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Fall movies undergo changes

Warner Brothers has put an indefinite hold on "Collateral Damage."  

By Paul Vercammen
Showbiz Today Reports

LOS ANGELES, California (CNN) -- Hollywood's movie studios have pulled several films in the aftermath of the September 11 terrorist attacks, triggering a chain reaction of movie release date changes in the fall and winter schedule.

"I think it will be a while before audiences are really excited about seeing movies related to, let's say, terrorism, or battling terrorism," says Paul Dergarabedian, president of the box office research group Exhibitor Relations.

Walt Disney Studios shelved Tim Allen's "Big Trouble" due to a scene depicting a bomb in a brief case carried onto a plane. No new release date has been announced.

Disney also postponed the December release of "Bad Company," an action comedy involving a CIA agent, starring Anthony Hopkins and Chris Rock.

Warner Brothers has put an indefinite hold on "Collateral Damage," with Arnold Schwarzenegger as a firefighter who witnesses a terrorist attack on a skyscraper -- then pushed back the release of Denzel Washington's "Training Day" two weeks, to October 5, placing it in the spot vacated by "Collateral Damage."

Dozens of movies have made similar opening-weekend switches, some simply delaying a week or two to literally buy more time -- commercial air time on television and radio to promote movies.

Countless advertising seconds disappeared immediately after the terrorist attacks on New York and Washington, as network and cable television networks yanked commercials and covered the breaking news.

"It's very hard to open a movie," Martin Grove, the box office analyst for the trade publication The Hollywood Reporter, points out.

"As a result you may see studios open fewer movies in the coming weeks, just because it's very difficult to market them."

Staying put

Tim Allen's "Big Trouble" has been shelved by Walt Disney Studios due to a scene depicting a bomb  

It may also be very difficult to make them outside Southern California.

Hollywood's struggle to keep productions from running away with millions of dollars to other states and countries has taken a dramatic turn because members of the showbiz community are now reluctant to travel.

"I do think you are going to find a lot of actors who say find me a movie that's set in America," says producer David Friendly.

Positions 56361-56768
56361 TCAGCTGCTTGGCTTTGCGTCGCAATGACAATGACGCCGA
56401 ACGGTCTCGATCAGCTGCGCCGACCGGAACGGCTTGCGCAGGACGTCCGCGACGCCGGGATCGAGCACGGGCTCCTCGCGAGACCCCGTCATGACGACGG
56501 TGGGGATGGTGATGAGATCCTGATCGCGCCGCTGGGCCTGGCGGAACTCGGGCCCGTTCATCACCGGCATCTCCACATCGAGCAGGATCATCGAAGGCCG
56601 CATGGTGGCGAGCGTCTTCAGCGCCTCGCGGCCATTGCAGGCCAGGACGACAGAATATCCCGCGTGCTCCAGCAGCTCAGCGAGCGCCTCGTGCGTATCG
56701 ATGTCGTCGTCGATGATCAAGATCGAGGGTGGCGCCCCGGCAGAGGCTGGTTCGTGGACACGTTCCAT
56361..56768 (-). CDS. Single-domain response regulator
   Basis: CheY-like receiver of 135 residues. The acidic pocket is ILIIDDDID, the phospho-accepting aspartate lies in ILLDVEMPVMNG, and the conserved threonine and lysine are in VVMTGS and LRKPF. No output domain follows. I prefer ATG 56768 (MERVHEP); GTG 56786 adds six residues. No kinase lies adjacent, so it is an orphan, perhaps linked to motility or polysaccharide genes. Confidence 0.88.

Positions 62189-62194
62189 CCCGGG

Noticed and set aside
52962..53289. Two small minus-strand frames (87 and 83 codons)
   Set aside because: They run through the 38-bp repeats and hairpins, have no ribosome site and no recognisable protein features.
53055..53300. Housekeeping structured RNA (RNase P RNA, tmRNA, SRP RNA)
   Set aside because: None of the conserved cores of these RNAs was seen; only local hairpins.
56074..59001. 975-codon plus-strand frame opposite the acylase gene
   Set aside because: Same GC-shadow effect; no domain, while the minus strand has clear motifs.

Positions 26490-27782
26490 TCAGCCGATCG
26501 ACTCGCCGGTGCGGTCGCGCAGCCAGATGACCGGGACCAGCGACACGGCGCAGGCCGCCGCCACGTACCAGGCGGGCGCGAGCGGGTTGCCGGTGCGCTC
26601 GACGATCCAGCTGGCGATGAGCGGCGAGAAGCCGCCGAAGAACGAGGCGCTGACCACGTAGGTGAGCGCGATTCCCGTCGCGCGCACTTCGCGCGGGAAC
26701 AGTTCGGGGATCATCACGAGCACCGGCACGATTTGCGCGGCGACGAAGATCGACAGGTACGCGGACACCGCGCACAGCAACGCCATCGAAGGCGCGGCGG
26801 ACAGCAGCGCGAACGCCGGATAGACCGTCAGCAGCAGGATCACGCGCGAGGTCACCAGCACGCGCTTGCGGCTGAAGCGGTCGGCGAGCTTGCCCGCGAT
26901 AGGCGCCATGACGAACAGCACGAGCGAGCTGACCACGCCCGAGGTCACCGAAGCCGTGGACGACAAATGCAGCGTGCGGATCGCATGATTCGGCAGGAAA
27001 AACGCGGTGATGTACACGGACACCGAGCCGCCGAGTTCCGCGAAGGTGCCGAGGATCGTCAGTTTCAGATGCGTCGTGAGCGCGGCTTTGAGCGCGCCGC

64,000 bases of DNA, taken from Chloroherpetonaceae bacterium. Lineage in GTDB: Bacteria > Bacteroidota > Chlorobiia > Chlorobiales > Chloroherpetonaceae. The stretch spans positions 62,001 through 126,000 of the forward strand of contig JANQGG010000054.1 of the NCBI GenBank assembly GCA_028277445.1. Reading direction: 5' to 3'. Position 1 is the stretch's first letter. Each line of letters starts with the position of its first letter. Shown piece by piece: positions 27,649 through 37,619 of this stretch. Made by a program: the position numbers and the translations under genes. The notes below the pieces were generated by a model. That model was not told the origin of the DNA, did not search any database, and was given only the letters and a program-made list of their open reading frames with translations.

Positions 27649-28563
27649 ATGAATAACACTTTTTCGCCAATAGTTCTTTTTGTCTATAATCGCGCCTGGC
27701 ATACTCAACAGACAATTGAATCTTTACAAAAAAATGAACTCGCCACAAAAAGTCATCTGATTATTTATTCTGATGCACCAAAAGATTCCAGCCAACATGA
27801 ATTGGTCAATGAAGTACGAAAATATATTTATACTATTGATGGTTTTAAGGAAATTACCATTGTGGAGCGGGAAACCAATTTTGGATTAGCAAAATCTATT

"Because they are, above all else, human beings. They want to be near their families. No one wants to be in a foreign land if another attack does occur.

"If an A-list movie star says he doesn't want to make a movie outside the country, then that movie is probably not going to get made outside the country."

Coping with troubled times

Friendly, who produced "Big Mama's House," "Doctor Dolittle," and "Courage Under Fire," also believes Americans will be clamoring for more comedy and feel-good films.

"What I don't think you are going to see is a mirror image of what happened in New York (two) weeks ago," Friendly added. "That was a situation where the reality was much more disturbing, shocking and frightening than anything Hollywood could conjure up and that's rare."

"I think in troubled times, we're going to see the same genre that worked during the depression -- comedy," argues Grove. "People need to escape, they need to laugh, they need to forget the grim realities of the world. Comedies are going to become king at the box office."

But comedic elements don't make films immune from alterations following the attacks in New York and Washington.

Paramount Classics shoved back its release "Sidewalks of New York" two months later because the film is set in Manhattan.

Shots of the World Trade Towers have been edited out of "Zoolander," which debuts Friday.

The ending of the sequel to "Men in Black" featured the twin towers and is being re-written.

The attacks on America are also forcing adjustments in the marketing of movies. A commercial for "Spiderman" showing the World Trade Center has been pulled. There is no such scene in the film, incidentally.

DreamWorks removed posters for the upcoming Robert Redford movie "The Last Castle" that showed an American flag flying upside down.

It's an interesting twist. Hollywood, so often accused of immorality and bad taste by critics and politicians, is trying to show it can edit out the inappropriate -- and insert sensitivity in trying times.


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